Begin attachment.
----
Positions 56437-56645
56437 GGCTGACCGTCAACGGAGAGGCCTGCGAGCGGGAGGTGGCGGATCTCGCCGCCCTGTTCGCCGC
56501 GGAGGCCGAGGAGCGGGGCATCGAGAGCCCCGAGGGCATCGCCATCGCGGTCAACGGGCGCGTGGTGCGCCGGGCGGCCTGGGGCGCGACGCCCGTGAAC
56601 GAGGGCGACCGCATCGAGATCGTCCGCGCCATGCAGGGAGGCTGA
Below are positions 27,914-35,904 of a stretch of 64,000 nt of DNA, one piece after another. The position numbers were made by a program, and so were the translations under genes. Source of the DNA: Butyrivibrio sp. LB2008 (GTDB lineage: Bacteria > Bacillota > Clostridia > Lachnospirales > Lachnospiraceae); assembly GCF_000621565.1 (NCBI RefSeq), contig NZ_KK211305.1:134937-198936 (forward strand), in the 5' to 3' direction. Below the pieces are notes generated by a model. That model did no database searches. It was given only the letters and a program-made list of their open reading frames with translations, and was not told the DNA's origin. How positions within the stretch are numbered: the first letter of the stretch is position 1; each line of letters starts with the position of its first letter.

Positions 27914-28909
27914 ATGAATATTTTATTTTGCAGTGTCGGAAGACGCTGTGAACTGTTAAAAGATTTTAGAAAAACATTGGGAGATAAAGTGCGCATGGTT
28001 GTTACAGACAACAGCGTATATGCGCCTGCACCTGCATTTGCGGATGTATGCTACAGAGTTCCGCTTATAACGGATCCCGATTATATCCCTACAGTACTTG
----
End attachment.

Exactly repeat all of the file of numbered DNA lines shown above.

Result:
Positions 56437-56645
56437 GGCTGACCGTCAACGGAGAGGCCTGCGAGCGGGAGGTGGCGGATCTCGCCGCCCTGTTCGCCGC
56501 GGAGGCCGAGGAGCGGGGCATCGAGAGCCCCGAGGGCATCGCCATCGCGGTCAACGGGCGCGTGGTGCGCCGGGCGGCCTGGGGCGCGACGCCCGTGAAC
56601 GAGGGCGACCGCATCGAGATCGTCCGCGCCATGCAGGGAGGCTGA
Below are positions 27,914-35,904 of a stretch of 64,000 nt of DNA, one piece after another. The position numbers were made by a program, and so were the translations under genes. Source of the DNA: Butyrivibrio sp. LB2008 (GTDB lineage: Bacteria > Bacillota > Clostridia > Lachnospirales > Lachnospiraceae); assembly GCF_000621565.1 (NCBI RefSeq), contig NZ_KK211305.1:134937-198936 (forward strand), in the 5' to 3' direction. Below the pieces are notes generated by a model. That model did no database searches. It was given only the letters and a program-made list of their open reading frames with translations, and was not told the DNA's origin. How positions within the stretch are numbered: the first letter of the stretch is position 1; each line of letters starts with the position of its first letter.

Positions 27914-28909
27914 ATGAATATTTTATTTTGCAGTGTCGGAAGACGCTGTGAACTGTTAAAAGATTTTAGAAAAACATTGGGAGATAAAGTGCGCATGGTT
28001 GTTACAGACAACAGCGTATATGCGCCTGCACCTGCATTTGCGGATGTATGCTACAGAGTTCCGCTTATAACGGATCCCGATTATATCCCTACAGTACTTG